One of the biggest downsides of being a Weekend Dad is that you essentially can only see your kids two days a week. However, to take advantage of more time, talk to your ex and ask if you're able to pick your child up from school or for an activity on certain days. Not only may your ex say yes, as this helps free up time for her, but it breaks up the five-day waiting gap.
It may improve your child's self-esteem to know that his or her dad wants to be involved or to know more about school life and/or extra-curriculum activities such as sports. It's an opportunity to see more and experience more. Make the most of ANY time with them.
Take advantage of technology.
We live in a world where, unfortunately, when families are sitting around the dinner table, most are not even conversing, but rather playing and texting on their phones. Personally, I totally disagree with allowing this to happen. It sets a poor precedent, and becomes a bad habit. An upside of the phone, however, is that they can come in handy when you're a Weekend Dad, or constantly separated by circumstance.
With the magic of cell phones, distance is no longer an obstacle, but an opportunity to connect. Why not set aside specific times to converse with your kids on a regular basis? You might not be able to tuck them in at bedtime, or read them a bedtime story, or kiss them good night, but you can do so digitally in real time! Imagine setting up a video call where you read your child a bedtime story while he or she watches your expressions, the pages of the book, and most importantly, you. Use technology to your advantage.
Make the extra effort to check-in.
After having talked with many other Weekend Dads and some children, I have come to the conclusion that a great way to bridge the long-distance gap in the relationship is to put in that extra effort to check-in with your loved one throughout the day. Call your kids after school and ask how school went. If you can't make it to their sporting events, call them prior to, and wish them luck; then ring afterward to see how it went and how they did.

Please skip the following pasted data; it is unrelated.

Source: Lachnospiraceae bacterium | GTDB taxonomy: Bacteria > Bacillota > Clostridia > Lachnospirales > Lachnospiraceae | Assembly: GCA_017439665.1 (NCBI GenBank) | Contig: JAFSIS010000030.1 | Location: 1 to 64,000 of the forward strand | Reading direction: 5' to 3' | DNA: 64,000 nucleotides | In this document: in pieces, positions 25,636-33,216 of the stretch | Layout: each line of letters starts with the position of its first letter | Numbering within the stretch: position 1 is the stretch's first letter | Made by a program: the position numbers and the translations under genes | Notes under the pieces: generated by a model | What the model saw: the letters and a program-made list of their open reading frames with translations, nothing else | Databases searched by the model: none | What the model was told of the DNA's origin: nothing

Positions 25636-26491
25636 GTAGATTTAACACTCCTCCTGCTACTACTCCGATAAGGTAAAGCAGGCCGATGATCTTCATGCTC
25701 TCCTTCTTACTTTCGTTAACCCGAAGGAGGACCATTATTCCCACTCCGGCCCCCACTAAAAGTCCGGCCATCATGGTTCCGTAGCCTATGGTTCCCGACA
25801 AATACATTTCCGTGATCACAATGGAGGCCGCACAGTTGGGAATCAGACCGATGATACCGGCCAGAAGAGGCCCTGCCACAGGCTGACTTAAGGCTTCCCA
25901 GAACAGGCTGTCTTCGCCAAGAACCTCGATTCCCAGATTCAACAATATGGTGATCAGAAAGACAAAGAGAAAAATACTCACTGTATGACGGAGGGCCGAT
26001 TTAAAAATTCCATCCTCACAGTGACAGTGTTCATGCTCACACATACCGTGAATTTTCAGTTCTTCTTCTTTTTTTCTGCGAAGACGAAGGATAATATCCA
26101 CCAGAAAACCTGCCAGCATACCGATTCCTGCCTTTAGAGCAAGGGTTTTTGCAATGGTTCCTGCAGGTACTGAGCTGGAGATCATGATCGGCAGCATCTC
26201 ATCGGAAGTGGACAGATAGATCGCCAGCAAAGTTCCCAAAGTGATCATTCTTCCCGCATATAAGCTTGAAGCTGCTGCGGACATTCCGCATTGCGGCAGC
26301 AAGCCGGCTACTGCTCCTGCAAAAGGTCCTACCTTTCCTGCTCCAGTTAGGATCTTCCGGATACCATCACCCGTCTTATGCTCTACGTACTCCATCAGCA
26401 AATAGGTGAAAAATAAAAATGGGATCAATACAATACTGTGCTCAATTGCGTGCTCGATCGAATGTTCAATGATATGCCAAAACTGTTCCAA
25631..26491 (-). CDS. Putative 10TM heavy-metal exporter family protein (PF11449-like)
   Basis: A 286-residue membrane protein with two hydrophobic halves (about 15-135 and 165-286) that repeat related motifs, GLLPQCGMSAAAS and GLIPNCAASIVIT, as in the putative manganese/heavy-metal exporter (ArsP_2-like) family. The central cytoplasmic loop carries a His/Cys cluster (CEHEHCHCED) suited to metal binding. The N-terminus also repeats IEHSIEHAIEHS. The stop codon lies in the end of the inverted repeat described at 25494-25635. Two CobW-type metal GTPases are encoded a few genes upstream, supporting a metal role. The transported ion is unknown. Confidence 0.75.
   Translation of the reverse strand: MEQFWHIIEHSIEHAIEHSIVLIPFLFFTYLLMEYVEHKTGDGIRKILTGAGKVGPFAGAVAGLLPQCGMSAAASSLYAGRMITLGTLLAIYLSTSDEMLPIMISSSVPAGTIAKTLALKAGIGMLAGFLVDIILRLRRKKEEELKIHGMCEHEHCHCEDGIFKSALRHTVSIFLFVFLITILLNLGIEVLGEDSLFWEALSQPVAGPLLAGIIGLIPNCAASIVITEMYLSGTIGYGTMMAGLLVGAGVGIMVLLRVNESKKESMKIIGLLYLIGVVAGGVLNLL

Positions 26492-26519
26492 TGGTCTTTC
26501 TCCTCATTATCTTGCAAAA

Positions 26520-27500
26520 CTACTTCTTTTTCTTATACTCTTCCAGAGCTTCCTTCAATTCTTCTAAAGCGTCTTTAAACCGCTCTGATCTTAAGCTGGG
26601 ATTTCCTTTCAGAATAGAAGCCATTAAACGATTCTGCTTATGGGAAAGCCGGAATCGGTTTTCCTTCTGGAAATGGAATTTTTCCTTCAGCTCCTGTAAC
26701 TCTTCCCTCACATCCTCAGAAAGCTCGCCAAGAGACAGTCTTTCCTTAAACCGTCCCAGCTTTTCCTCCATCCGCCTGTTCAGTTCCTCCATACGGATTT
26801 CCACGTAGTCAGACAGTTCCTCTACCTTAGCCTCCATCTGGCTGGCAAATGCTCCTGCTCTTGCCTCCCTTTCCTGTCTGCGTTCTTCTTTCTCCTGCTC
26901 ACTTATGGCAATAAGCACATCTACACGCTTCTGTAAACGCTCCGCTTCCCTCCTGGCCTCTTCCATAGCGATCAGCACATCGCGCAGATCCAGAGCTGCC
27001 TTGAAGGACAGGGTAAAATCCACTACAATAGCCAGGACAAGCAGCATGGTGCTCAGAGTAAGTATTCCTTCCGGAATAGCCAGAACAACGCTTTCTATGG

While you don't want to invade their breathing room, in particular as they get older, you do want them to know that you're constantly thinking about them, available for them—and no matter the situation, that you'll always love them.
Invite your children's friends.
As kids get older, they want to spend more and more time with their friends. Accordingly, weekends can become a downer for the kids if they're being pulled away from their social lives just when the school week has come to an end. To overcome this challenging rise in independence, invite your kid's friends to join you. That way, your child gets to spend time with their friends and you, while you get to spend time with your child, meet their friends, and maybe their friends’ parents. It’s a win-win situation.
Remember, you are not a victim unless you allow yourself to be. The biggest thing to remember is that it wasn't the kids' choice to no longer live with you; so no matter what your relationship is with your ex, it's the relationship with your kids that matters.